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Last 50 tweets from @steve_vladeck
In case you’re wondering, Daniel Vogelbach has one career triple:

pic.twitter.com/KPr2LdJnTU
Replying to @steve_vladeck
Then this happened:
 
In case you’re wondering, Daniel Vogelbach has one career triple:

 
Vogelbach triple > Bart homer.
 
Over/under 12 hours before Trump starts publicly criticizing/attacking Judge Dearie.

I’m taking the under.
 
“I refuse to fully participate in the process that I somehow convinced a district judge I appointed to require on my behalf.”
JUST IN: Special Master Dearie has asked Trump's team for declarations about any acftions he's taken to declassify material. Trump's team says i n a filing tonight that it is resisting that request — because it could be a defense to any criminal cahrges. storage.courtlistener.com/recap/gov.usco… pic.twitter.com/fCeF7PnJKv
 
John’s whole thread is worth reading, but I want to underscore this point. I’ve always found it *so* helpful to not just think through what I’d say to some of the more difficult questions I expect at an oral argument, but to literally say them out loud. The muscle memory is real.
In reply to @johnpelwood
It may seem stupid, but it's worthwhile actually saying your answers out loud--it helps develop muscle memory to avoid stumbling over words, distills answers to make them more conversational, & drills cites/case names into your head so you don't need to look at the binder. /end
 
Steve Vladeck Retweeted ·  
Just filed at #SCOTUS: Our new amicus brief on why Texas's transparent judge shopping ought to way against its effort to block the Biden Administration's immigration enforcement priorities — including data on how what Texas is doing is *much* worse than blue states suing Trump:
 
There was a typo in my tweet which I noted and corrected down-thread.
 
In reply to @steve_vladeck
I see your point but am unimpressed when advocates complain bitterly that the other party has perfected a technique that they rely upon.
Replying to @fredzannarbor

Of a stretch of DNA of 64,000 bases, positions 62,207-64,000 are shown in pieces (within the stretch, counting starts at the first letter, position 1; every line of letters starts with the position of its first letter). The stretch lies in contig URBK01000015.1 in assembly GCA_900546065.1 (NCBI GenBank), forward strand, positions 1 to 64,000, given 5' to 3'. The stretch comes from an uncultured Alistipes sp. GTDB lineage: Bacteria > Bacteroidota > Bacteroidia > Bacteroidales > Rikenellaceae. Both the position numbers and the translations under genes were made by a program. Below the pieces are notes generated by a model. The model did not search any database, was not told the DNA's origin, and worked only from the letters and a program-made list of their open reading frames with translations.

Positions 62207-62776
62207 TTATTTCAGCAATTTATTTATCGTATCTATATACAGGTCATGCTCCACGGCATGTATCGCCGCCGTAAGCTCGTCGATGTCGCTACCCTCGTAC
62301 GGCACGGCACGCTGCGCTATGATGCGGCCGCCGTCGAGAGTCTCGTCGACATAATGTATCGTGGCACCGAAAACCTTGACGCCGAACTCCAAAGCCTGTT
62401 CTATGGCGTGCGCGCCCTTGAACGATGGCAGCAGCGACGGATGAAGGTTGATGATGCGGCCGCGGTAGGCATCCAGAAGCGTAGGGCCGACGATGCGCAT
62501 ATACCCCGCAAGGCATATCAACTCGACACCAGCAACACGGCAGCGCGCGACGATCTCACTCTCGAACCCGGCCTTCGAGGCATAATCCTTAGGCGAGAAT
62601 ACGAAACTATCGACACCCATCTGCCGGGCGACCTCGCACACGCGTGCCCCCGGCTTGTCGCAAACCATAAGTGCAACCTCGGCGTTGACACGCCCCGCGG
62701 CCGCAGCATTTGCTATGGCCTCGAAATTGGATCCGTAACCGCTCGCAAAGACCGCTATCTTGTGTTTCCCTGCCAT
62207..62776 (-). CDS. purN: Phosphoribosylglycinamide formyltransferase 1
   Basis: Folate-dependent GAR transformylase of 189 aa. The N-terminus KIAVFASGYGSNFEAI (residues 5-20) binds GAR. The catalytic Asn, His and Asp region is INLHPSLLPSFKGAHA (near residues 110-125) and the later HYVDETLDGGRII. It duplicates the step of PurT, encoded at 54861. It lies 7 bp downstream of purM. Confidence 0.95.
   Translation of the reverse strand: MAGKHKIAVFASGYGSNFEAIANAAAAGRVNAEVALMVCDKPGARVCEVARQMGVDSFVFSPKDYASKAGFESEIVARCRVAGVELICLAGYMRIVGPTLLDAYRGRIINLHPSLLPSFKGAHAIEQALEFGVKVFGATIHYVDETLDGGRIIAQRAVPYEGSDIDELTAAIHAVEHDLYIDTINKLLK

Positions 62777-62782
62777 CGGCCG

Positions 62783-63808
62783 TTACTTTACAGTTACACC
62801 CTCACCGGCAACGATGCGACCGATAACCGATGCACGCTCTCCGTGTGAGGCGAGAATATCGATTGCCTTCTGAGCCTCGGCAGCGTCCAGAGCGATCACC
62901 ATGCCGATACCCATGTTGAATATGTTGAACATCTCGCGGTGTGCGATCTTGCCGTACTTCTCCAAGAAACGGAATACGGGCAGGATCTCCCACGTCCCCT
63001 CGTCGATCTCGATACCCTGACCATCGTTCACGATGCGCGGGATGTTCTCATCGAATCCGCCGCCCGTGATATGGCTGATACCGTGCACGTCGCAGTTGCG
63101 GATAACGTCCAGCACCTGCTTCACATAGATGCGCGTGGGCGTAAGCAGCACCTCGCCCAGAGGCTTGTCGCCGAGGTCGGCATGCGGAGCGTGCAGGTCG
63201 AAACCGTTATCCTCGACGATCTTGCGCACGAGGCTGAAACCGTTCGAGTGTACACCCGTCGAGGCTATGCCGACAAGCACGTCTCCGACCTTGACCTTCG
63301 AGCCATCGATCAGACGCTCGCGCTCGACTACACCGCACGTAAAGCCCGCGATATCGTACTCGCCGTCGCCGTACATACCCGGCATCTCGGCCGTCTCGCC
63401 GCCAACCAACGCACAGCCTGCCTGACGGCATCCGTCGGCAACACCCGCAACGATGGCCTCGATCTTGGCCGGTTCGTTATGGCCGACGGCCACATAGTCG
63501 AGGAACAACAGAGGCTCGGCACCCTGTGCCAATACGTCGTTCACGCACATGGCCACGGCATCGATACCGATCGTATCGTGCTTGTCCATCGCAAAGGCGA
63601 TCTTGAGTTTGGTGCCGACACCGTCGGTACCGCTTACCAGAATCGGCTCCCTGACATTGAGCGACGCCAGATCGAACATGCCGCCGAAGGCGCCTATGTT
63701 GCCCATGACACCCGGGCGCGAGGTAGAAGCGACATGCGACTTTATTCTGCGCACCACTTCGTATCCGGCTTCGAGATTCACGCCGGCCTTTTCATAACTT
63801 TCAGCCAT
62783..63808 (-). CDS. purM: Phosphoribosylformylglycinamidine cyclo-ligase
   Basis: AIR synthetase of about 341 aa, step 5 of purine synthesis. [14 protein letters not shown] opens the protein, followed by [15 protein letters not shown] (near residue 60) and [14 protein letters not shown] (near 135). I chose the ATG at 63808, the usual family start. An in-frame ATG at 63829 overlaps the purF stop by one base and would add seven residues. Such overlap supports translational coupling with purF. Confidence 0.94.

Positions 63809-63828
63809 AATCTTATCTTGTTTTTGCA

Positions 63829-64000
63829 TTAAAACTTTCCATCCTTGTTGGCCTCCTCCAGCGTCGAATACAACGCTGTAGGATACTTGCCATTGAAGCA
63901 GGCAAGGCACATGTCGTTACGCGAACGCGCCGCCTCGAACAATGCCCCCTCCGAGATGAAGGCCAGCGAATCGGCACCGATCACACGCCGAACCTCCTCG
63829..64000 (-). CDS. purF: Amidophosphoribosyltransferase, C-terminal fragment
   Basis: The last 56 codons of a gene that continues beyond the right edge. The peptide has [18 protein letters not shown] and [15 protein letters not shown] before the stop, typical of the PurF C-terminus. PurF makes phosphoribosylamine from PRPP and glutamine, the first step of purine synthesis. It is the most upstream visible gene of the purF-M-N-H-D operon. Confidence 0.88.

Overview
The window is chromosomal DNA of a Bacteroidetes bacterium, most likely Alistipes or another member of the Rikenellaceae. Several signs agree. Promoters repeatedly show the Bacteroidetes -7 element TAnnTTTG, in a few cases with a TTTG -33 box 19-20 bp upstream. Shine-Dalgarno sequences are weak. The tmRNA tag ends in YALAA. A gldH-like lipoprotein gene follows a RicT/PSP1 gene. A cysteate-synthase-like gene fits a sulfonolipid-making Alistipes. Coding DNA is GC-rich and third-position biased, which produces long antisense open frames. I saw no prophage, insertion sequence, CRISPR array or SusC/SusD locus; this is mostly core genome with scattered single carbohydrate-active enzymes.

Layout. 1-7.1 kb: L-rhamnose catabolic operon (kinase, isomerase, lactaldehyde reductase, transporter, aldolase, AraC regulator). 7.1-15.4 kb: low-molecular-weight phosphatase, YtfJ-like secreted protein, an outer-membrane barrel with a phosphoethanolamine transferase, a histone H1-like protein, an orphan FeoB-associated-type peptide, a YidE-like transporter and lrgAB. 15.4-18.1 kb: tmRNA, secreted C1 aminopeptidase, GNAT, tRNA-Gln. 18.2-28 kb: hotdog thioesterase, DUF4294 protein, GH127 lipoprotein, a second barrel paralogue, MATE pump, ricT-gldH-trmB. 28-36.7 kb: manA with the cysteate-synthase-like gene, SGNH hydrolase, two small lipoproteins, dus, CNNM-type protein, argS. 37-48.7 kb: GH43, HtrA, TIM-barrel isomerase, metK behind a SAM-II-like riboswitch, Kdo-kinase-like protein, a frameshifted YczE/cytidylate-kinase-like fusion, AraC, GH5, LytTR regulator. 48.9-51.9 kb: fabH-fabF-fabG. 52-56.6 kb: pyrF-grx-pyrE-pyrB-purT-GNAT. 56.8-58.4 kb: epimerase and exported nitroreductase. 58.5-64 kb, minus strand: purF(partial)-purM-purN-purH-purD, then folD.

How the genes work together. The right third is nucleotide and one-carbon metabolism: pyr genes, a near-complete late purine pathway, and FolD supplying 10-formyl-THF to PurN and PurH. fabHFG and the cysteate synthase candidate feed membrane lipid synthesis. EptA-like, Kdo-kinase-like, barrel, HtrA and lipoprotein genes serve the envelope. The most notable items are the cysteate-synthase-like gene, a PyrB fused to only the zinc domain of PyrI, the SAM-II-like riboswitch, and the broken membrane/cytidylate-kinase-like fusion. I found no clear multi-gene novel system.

Maybe read the brief, which explains how Democrats have *not* engaged in the same behavior, before breezily asserting that they do? Or nah?
 
In reply to @steve_vladeck
I see the difference, but I don't think the moral judgment of "much worse" is justified simply because blue state AGs bat .750 and a "special" red state uses its unique characteristics to bat .995. Is it Eddie Gaedel "much worse" because he gets on base 99% of the time?
Replying to @fredzannarbor
If you think it’s about batting average, then respectfully, you *don’t* see the point. Random assignment among 10 judges, 7 of whom are Democratic appointees, isn’t the same as a 95% chance of drawing a *specific* district judge. The latter looks (and *is*) far more manipulative.
 
In reply to @steve_vladeck
Rather than Texas being "much worse", data shows that Texas is merely "much more efficient at" forum-shopping than blue state AGs, which is unsurprising considering that bad trends trend quickly to perfection. Agree that forum-shopping and national injunctions need to stop.
Replying to @fredzannarbor
The brief is at pains to distinguish between "forum shopping" and "judge shopping," and to demonstrate that what Texas is doing is the *latter,* not the former. If you don't see that there's a difference, then I think you may have missed the point.
 
In reply to @mjs_DC
I agree with you but how is this any different than litigants filing cases in San Francisco or New York all the time?
We specifically address this in section I.C of the brief. See pp. 16–19.
 
Steve Vladeck Retweeted ·  
In reply to @mjs_DC
 
Steve Vladeck Retweeted ·  
Such an important brief. The chart at the end really tells the whole story: At Texas' behest, a handful of Trump judges have halted vast swathes of Biden's agenda on the thinnest of pretexts. SCOTUS cannot keep rewarding this brazen partisan manipulation of the lower courts.
 
In reply to @steve_vladeck
(This brief is a longer and more in-depth version of a brief we filed earlier this summer in the federal government's unsuccessful attempt to stay the district court's injunction pending appeal. The expanded version is in support of the federal government's appeal on the merits.)
Replying to @steve_vladeck
Ack. "Weigh." Darnit, lack-of-edit button!
 
In reply to @steve_vladeck
Here's a link to the brief: supremecourt.gov/DocketPDF/22/2… I'm enormously grateful to @LinzCHarrison, @samungar, and their colleagues at @JennerBlockLLP, and to Max Wolson and his team at @NILC, without all of whom this brief would not have been possible.
Replying to @steve_vladeck
(This brief is a longer and more in-depth version of a brief we filed earlier this summer in the federal government's unsuccessful attempt to stay the district court's injunction pending appeal. The expanded version is in support of the federal government's appeal on the merits.)
 
Just filed at #SCOTUS: Our new amicus brief on why Texas's transparent judge shopping ought to way against its effort to block the Biden Administration's immigration enforcement priorities — including data on how what Texas is doing is *much* worse than blue states suing Trump: pic.twitter.com/kZWsKmm56Q
Replying to @steve_vladeck
Here's a link to the brief: supremecourt.gov/DocketPDF/22/2… I'm enormously grateful to @LinzCHarrison, @samungar, and their colleagues at @JennerBlockLLP, and to Max Wolson and his team at @NILC, without all of whom this brief would not have been possible.